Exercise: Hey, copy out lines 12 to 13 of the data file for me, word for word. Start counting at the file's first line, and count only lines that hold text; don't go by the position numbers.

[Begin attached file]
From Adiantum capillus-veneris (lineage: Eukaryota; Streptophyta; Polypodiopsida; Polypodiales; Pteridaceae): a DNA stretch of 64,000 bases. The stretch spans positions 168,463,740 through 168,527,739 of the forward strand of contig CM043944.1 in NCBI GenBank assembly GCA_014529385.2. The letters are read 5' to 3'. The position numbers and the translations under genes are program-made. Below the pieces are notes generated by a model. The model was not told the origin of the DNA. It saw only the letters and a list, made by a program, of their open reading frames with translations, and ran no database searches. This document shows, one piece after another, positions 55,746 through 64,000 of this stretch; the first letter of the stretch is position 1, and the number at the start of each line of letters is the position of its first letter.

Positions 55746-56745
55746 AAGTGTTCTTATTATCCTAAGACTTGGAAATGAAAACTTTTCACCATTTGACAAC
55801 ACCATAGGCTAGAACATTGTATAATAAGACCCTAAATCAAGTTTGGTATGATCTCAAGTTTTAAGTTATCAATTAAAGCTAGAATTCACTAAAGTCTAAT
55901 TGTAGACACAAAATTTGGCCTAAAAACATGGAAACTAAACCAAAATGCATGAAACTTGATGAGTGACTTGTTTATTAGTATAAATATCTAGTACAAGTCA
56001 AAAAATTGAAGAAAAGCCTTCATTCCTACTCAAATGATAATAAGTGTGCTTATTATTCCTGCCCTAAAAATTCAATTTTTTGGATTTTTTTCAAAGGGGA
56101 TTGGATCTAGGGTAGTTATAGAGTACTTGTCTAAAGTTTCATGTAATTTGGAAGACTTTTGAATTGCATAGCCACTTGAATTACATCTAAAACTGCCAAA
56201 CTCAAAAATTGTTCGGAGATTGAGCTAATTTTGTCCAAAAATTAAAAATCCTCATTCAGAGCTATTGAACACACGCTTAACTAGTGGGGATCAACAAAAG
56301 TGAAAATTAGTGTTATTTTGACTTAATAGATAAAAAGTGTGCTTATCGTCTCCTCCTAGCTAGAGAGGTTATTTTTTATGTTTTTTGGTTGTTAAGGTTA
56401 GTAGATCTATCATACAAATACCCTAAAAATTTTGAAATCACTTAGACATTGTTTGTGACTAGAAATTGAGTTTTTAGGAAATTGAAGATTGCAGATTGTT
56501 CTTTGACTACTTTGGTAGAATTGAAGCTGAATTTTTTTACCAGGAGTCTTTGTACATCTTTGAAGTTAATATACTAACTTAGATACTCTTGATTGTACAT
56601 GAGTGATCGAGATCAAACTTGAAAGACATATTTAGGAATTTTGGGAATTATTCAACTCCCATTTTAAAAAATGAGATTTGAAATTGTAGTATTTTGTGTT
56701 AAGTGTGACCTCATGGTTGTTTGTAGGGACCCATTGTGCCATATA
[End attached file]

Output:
56601 GAGTGATCGAGATCAAACTTGAAAGACATATTTAGGAATTTTGGGAATTATTCAACTCCCATTTTAAAAAATGAGATTTGAAATTGTAGTATTTTGTGTT
56701 AAGTGTGACCTCATGGTTGTTTGTAGGGACCCATTGTGCCATATA